Are Will and Jada Bad Parents, or Is Terry McMillan Just Mad?

From Jane Fonda to Miley Cyrus, the world has always had a love-hate attraction to celebrity children who follow their parents into showbiz. Are they talented in their own right, or just catching a free ride on mom and dad’s famous coattails? And as new celebrity children emerge, critics will inevitably take swipes. The latest target is Willow Smith, Will and Jada Smith’s 9-year-old daughter, whose “Whip My Hair” song and video became a viral sensation late last year. Willow and her Karate Kid brother, Jaden, were the subjects of a series of disparaging tweets from, of all people, Waiting to Exhale novelist Terry McMillan, who seemed to take Will and Jada to task for putting their offspring in the spotlight at such a young age. McMillan tweeted:

“It feels like the Smith children are being pimped and exploited. Or, they’re already hungry for fame. What about 4th grade?”

“The Smith children already act like child stars. There’s an arrogance in their demeanor and behavior. I find it incredibly sad.”

“These kids don’t already know what they “love.” Total bull****. They’re not prodigies. They think Hollywood is real.”

McMillan later apologized, but the damage had already been done. The truth is, both Jaden and Willow come across as precocious kids who emanate the same star quality as their mom and dad, and I’m sure their parents felt they were both ready. Willow, in particular, projects a strong and sassy demeanor, with her shaved head, pierced fingernails, and rhinestones on her lips. She’s different; but is it fair to automatically assume that she’s consumed by celebrity and an arrogant brat?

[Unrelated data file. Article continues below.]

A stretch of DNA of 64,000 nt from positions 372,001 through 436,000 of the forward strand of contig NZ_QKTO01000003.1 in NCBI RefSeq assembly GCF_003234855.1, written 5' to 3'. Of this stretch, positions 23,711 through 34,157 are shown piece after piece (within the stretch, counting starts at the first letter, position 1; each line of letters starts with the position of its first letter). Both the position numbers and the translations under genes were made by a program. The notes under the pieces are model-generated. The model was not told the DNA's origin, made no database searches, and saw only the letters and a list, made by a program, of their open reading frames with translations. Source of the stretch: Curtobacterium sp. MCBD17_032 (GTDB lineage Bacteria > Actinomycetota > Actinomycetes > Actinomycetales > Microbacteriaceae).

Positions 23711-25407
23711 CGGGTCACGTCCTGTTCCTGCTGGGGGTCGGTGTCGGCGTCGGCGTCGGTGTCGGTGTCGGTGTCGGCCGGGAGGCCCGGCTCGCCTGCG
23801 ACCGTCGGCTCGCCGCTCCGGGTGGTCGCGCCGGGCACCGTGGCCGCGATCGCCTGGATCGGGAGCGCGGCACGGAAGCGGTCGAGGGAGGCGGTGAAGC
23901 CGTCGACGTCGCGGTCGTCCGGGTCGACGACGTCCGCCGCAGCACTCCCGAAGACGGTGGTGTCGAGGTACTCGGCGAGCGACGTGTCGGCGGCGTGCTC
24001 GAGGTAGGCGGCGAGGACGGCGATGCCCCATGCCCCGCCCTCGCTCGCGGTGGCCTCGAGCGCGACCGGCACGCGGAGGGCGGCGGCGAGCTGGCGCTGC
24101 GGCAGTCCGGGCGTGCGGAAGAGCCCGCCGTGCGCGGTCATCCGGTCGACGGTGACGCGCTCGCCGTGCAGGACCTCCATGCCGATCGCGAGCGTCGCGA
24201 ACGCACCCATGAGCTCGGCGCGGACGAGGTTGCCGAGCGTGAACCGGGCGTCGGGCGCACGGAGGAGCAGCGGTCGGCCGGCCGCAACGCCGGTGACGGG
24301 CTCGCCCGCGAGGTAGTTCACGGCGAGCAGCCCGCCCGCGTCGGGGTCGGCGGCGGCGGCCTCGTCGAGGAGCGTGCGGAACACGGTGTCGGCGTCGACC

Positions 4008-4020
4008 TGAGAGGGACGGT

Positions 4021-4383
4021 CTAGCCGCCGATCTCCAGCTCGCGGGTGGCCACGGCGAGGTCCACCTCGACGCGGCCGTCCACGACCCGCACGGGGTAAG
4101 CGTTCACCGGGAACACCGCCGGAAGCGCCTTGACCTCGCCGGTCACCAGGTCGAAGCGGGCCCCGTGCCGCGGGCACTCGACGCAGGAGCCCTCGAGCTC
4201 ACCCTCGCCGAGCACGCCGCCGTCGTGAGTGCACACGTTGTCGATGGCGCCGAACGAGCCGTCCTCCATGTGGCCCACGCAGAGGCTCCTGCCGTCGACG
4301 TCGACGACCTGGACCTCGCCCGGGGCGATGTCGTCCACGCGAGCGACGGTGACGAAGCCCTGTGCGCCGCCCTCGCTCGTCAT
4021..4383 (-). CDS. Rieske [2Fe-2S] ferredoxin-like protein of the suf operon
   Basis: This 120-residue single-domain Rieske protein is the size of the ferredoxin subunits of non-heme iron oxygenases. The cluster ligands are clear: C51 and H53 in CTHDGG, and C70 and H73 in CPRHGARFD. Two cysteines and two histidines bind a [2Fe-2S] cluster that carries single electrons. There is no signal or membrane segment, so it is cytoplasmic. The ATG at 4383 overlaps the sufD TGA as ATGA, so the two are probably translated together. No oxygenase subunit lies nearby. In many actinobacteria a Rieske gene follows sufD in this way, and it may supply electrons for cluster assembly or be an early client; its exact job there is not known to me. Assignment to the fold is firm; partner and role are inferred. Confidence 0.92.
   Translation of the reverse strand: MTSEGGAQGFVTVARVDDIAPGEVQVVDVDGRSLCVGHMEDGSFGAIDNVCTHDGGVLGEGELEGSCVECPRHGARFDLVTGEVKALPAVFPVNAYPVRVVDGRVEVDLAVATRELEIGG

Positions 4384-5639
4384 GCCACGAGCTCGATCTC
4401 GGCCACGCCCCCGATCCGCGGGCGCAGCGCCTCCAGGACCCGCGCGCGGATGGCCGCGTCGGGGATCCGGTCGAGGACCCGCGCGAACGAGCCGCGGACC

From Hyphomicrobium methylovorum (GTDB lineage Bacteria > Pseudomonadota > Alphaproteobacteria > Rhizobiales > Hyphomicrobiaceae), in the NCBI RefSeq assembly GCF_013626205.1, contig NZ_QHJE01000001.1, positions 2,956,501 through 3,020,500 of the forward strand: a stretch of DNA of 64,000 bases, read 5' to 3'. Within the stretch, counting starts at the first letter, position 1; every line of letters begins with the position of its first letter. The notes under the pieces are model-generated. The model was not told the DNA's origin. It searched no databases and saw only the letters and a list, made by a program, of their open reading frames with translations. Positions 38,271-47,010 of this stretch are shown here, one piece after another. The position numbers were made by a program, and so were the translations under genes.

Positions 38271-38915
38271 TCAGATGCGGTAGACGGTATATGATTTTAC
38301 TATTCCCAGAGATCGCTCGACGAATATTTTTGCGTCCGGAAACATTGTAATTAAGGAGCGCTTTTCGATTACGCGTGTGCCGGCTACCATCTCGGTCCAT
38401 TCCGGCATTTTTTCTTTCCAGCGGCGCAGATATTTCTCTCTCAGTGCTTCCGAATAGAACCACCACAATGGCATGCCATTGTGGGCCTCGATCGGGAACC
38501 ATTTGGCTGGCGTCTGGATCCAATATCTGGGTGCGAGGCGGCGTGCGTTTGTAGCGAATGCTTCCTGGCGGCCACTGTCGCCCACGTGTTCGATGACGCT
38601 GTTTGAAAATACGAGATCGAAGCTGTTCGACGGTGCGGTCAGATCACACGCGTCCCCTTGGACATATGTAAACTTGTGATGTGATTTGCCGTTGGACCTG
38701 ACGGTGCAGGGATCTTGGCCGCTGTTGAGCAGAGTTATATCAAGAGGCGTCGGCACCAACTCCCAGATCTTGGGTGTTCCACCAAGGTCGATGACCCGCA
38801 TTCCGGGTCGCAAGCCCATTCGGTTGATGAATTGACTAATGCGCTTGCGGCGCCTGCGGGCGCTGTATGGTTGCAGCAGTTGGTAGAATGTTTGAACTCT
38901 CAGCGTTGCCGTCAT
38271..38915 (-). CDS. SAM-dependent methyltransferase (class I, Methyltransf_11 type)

As McMillan suggests, it is reasonable to assume that a 9-year-old does not yet know what she wants out of life yet, but what would McMillan recommend as an alternative for a talented child in a position like Willow’s? Should she try out for the school play instead of auditioning for daddy’s next movie?

It is far too easy to label young, privileged talent as arrogant and undeserving. But, c’mon, she’s 9 for goodness sakes — too young to fully understand the depth of her privilege! She’s simply fearless, most likely because she has lived a life free of hardship. She sees mommy and daddy working hard doing the things that they love and getting rewarded for it. In her world, hard work equals success.

Willow’s parents have encouraged her to explore her talents and live fearlessly. Is this risky parenting? Are they allowing her to grow up too fast? Perhaps, but Will and Jada’s world is not ours. Having both been young stars themselves, perhaps they understand the dangers of showbiz culture better than most and will protect their children from the snares while empowering them to shine.¬†

The bottom line is, what parent wouldn’t do everything they could to help their child to pursue her dreams? For some, it means weekly trips to the gym for gymnastics training or to the ice rink for figure-skating lessons. For others, it may mean basketball camp or piano lessons. It’s no different with the rich and famous, except they have¬†advantages that most of us do not. It doesn’t always seem fair, and that is why some of us harbor such resentment toward people like the Smiths.

The Smith kids were the beneficiaries of instant fame for doing stuff that some people work a whole career at without any noteworthy results. McMillan suggests only prodigies should be allowed this type of success and notoriety, but I say you can’t blame Willow and Jaden for having been born into a successful showbiz family. Rather than bash them, we should pray that they survive the obstacles of young celebrity without too many scrapes, and that they’ll perhaps one day use their fame to do good in the world, or at least something more productive than criticizing folks on Twitter.¬†

Photo by Harry Wad from Wikipedia.